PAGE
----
St Magnus Cathedral
|Orkney and Shetland|
Kirkwall is the largest town and capital of Orkney. A royal burgh, it stands in the middle of Mainland, where the island is pinched to north and south leaving a narrow gap between Kirkwall on the north coast and Scapa on the south. Though a mighty town in the context of the islands, Kirkwall is by other standards small and quiet. It bears reminders of the great power once wielded here, in particular the vast St Magnus Cathedral, built by the Norse Earls of Orkney, and beside it, now decayed to ruin, the Earls' residence, while wandering lanes join the town together.
Kirkwall is first mentioned in Orkneyinga saga in the year 1046 when it is recorded as the residence of Rögnvald Brusason the Earl of Orkney, who was killed by his uncle Thorfinn the Mighty. In 1486, King James III of Scotland elevated Kirkwall to the status of a royal burgh; modern roadsigns still indicate "The City and Royal Burgh of Kirkwall".
The name Kirkwall is derived from the Old Norse name Kirkjuvagr, meaning "Church Bay".
Kirkwall stands on the northern coast of Mainland and has a population of about 8,500. Its harbour serves fishing boats and ferries; from here cargo ships and ferry services sail south to Aberdeen and north to Lerwick and serve Orkney's northern islands.
St Magnus Cathedral at the heart of the town was founded in memory of Saint Magnus Erlendsson, Earl of Orkney 1108-1117 by a successor, Rögnvald Kali Kolsson, Earl of Orkney. The bones of both Magnus and Rögnvald lie entombed in pillars in the Cathedral. Next to the Cathedral are the ruins of the former Bishop's Palace and Earl's Palace, each abandoned since earls ceased to rule and office of bishop was abolished form the Kirk.
The town has two museums: Tankerness House Museum, which is contained within one of Scotland's best-preserved sixteenth century town-houses, contains items of local historical interest. The prehistoric, Pictish and Viking collections are of international importance. The other museum is the Orkney Wireless Museum, dealing with the history of radio and recorded sound.
Apart from these main historical buildings, Kirkwall has many 17th-18th century houses and other structures in the local vernacular style. The 'Kirk' of Kirkwall was not the Cathedral (which was originally at Birsay), but the 11th century church of Saint Olaf of Norway. One late mediæval doorway survives from this church, and an aumbry from the original church survives within the late 19th Century structure of the present-day Saint Olaf's Church (of the Scottish Episcopal Church) in the town's Dundas Crescent. Kirkwall also once had a mediæval castle, which was destroyed in the 17th century.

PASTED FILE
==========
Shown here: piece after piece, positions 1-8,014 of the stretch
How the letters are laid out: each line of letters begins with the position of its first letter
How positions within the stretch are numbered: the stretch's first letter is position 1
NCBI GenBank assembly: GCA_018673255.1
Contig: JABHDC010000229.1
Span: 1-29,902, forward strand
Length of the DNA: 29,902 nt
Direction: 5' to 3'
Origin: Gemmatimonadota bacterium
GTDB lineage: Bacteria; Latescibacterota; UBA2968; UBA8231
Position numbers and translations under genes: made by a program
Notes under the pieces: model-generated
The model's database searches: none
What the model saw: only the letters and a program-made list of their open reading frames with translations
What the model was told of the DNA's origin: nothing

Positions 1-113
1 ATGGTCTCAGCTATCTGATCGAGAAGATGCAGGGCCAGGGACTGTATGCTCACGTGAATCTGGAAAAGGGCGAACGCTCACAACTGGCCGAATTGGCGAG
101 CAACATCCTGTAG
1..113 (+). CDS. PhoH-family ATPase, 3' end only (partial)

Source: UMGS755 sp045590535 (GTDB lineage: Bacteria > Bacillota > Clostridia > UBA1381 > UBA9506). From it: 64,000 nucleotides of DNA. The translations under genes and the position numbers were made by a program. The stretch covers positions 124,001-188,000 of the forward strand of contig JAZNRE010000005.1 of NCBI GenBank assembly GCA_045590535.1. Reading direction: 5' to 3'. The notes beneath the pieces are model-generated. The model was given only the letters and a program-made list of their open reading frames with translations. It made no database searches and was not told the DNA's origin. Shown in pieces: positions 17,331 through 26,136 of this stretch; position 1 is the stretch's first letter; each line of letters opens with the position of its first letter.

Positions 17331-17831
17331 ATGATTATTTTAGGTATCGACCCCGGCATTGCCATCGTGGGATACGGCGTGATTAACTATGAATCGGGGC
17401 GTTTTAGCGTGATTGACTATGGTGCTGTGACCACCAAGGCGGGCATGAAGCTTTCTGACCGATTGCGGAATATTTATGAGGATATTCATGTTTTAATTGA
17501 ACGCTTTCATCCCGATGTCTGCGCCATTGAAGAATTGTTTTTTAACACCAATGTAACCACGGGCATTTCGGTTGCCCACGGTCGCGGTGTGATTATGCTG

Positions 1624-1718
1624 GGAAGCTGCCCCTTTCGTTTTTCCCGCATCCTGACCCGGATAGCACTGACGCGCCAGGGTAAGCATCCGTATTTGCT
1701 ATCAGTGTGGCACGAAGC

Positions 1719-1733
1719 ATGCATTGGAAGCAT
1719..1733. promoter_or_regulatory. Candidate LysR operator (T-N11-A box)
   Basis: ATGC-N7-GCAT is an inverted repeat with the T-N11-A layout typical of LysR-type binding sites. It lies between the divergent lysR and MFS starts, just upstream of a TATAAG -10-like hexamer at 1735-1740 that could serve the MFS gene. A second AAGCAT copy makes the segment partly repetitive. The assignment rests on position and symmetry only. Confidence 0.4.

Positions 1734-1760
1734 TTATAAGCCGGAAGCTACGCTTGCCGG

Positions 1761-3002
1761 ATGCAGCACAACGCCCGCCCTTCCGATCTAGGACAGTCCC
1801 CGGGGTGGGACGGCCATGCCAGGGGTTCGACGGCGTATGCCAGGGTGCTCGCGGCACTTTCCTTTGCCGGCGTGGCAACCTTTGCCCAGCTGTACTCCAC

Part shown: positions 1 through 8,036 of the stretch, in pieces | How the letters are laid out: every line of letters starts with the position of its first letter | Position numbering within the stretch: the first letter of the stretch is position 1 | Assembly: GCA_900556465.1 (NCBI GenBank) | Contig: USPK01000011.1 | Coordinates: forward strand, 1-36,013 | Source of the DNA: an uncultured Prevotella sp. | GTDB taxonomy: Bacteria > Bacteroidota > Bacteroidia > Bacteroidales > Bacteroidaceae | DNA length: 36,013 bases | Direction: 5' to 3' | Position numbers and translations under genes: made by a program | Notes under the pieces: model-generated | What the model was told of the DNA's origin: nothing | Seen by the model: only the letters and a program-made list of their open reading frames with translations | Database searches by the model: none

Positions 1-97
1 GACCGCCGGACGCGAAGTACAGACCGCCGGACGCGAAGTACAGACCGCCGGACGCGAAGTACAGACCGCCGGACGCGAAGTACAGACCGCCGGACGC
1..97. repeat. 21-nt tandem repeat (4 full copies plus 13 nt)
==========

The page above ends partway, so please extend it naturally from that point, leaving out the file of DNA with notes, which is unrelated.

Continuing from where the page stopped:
On the west edge of the town, surrounded by Hatston Industrial Estate, is a prehistoric ancient monument, Grain Earth House (Historic Scotland), a short low stone-walled passage deep underground leading to a small pillared chamber. This is the form of earth house or souterrain characteristic of the Northern Isles (although Grain is unusually deep below ground). It was originally connected to a surface dwelling, which has since disappeared, and the original purpose of these Iron Age structures remains unknown. The key for the monument comes from Ortak Visitor Centre and Factory.
Kirkwall also has the most northerly of the world's Carnegie libraries, which was opened by Andrew Carnegie and his wife in 1909. The building survives, although the library itself has since moved to a larger building on Junction Road.
The Ba Game is one of the major annual events in the town. The game is held each Christmas Day and New Year's Day between the Uppies and the Doonies, each team representing one half of the town. It is one of the last survivals of "village football" in the land. The two sides, the Uppies and the Doonies, are more correctly the "Up-the-Gates" and "Doon-the-Gates" from the Norn gata (road). Recent housing developments favour the Uppie side to the point the Doonies are outnumbered almost 2-1 in modern games, and have only won a single game from 1998 to 2007. Up to 200 players take part in each game. The Ba is the ball.
The Men's Ba is thrown up at 1 o'clock at the Market Cross on the Kirk Green opposite the Cathedral and as the bells chime, the Ba disappears into the scrum, which then surges in a mob up and down the streets.
The Doonies goal is the sea, normally within the Basin of the Harbour, but so long as it is immersed in the salt water of Kirkwall Bay, the Ba has gone doon. The Uppies must round the Lang, or Mackinson's Corner at the junction of Main Street with New Scapa Road. Once Up or Doon, an individual winner is acclaimed, after much forthright debate. To Ba enthusiasts the ultimate honour is to have the trophy of the game, the Ba itself, hanging in the living room window.
- Saslow, Eli (2007-12-30). "Tradition: The Old Ba' Game". The Washington Post. http://blog.washingtonpost.com/why-we-compete/2007/12/tradition.html.
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